Eli A. Wolff, Co-Director, Power of Sport Lab, Co-Director, Mentoring for Change initiative.
Mary A. Hums, Professor, University of Louisville, Co-Director, Mentoring for Change initiative.
January 13th, 2020
Posted In: Uncategorized
We all continually learn and develop across our lifespan in slightly different ways. Some people learn and grow by reading, others by doing, and still others by observation. Throughout our life journey, we are touched by individuals who facilitate our learning and development. Family members, peers, coaches and teachers all play their roles. In those roles, many of these individuals take on an even more influential presence by becoming mentors.
Mentoring facilitates access to resources and information and is an important way we learn and develop our knowledge. Mentors help others gain perspective on matters great and small, global and local. One example of how mentoring can influence a global outreach is in its usefulness with respect to the United Nations Sustainable Development Goals (SDGs).
Without mentoring we will not be in a position to mobilize and implement these important SDGs. Mentors act as educators, guides, and brokers to help individuals as they work to promote the SDGs in daily life. Mentoring is a key, yet often overlooked, factor in the conversation on furthering the success of the SDGs.
At the heart of the 2030 Agenda for Sustainable Development, adopted by all United Nations Member States in 2015, are 17 globally applicable Sustainable Development Goals:
GOAL 1: No Poverty
GOAL 2: Zero Hunger
GOAL 3: Good Health and Well-being
GOAL 4: Quality Education
GOAL 5: Gender Equality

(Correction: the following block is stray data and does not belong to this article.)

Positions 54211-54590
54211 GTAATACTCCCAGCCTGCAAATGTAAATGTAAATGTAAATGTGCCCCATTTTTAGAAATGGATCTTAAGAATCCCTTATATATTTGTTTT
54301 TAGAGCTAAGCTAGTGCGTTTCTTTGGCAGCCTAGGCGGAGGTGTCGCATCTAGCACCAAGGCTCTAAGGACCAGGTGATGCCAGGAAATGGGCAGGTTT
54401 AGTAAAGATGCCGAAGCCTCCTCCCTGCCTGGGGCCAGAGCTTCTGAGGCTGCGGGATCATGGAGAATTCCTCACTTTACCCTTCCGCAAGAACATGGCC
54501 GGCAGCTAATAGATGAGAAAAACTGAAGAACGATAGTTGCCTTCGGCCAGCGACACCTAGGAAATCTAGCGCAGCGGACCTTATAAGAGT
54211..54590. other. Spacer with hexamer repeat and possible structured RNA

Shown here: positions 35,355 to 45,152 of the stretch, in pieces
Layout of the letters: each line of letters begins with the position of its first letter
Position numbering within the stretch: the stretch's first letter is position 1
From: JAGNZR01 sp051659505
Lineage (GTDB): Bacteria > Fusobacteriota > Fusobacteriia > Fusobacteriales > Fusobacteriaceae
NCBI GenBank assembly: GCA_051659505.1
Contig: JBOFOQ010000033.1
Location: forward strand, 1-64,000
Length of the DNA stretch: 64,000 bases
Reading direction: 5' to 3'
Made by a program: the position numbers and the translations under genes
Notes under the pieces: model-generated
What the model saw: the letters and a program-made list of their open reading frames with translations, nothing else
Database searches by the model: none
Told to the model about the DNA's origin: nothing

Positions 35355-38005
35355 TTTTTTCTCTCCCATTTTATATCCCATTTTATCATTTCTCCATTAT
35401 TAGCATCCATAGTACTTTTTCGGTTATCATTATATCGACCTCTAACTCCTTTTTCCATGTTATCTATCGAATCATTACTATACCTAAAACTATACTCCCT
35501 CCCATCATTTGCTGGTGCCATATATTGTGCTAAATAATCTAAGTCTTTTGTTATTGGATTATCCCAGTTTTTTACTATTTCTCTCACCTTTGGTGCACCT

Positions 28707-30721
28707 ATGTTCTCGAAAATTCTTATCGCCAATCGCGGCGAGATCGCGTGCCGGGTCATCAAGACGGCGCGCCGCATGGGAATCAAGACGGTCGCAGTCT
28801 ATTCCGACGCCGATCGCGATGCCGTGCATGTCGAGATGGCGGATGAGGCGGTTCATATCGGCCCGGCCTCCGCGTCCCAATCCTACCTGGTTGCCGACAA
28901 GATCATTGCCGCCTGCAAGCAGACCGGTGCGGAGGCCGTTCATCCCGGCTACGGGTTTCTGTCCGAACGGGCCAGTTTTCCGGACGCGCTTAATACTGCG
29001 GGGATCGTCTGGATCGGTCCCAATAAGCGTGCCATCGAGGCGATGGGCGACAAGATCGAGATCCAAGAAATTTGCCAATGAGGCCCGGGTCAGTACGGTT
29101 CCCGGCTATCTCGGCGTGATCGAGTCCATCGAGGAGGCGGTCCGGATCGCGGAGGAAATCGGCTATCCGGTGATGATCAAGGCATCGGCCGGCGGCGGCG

GOAL 6: Clean Water and Sanitation
GOAL 7: Affordable and Clean Energy
GOAL 8: Decent Work and Economic Growth
GOAL 9: Industry, Innovation and Infrastructure
GOAL 10: Reduced Inequality
GOAL 11: Sustainable Cities and Communities
GOAL 12: Responsible Consumption and Production
GOAL 13: Climate Action
GOAL 14: Life Below Water
GOAL 15: Life on Land
GOAL 16: Peace and Justice Strong Institutions
GOAL 17: Partnerships to achieve the Goal
What does the connection between these SDGs and mentoring look like in practice? A mentor can serve as an essential enabler, facilitator or catalyst for social change for mentees with respect to each of the SDGs. Mentors can help their mentees address and tackle personal and societal poverty, hunger, good health and well-being, gender equality, reduced inequality, sustainable cities and communities, peace and justice, etc.
Someone who can be held up as an example of a mentor who lived with these goals as a life compass is Muhammad Ali. By design, the upcoming International Mentoring Day on January 17 coincides with Muhammad Ali’s birthday, and is part of January as National Mentoring Month. The goal of the Day is to bring awareness to the power of mentoring around the world and the role of mentoring to contribute to peace, development and human rights.
Muhammad Ali served as a mentor to many throughout his life and that influence continues even after his passing. His legacy through the Muhammad Ali Center provides a meaningful voice to the power of mentoring, and his six core principles – confidence, conviction, dedication, respect, giving and spirituality – resonate at the heart of the important role of mentoring worldwide.
A mentor and mentee relationship can be transformational for the individuals themselves and the lives of others with whom they work and live. Hopefully we can continue to raise awareness of the meaningful impact and influence of mentoring around the world in promoting the successful implementation of the SDGs. Mentoring is essential in the movement toward peace, development and human rights.
Whether we realize it or not, mentors impact our lives in ways large and small, and that is how change can occur. Hopefully we can realize how the power of mentoring can make the world a better place while promoting and implementing the SDGs along the way.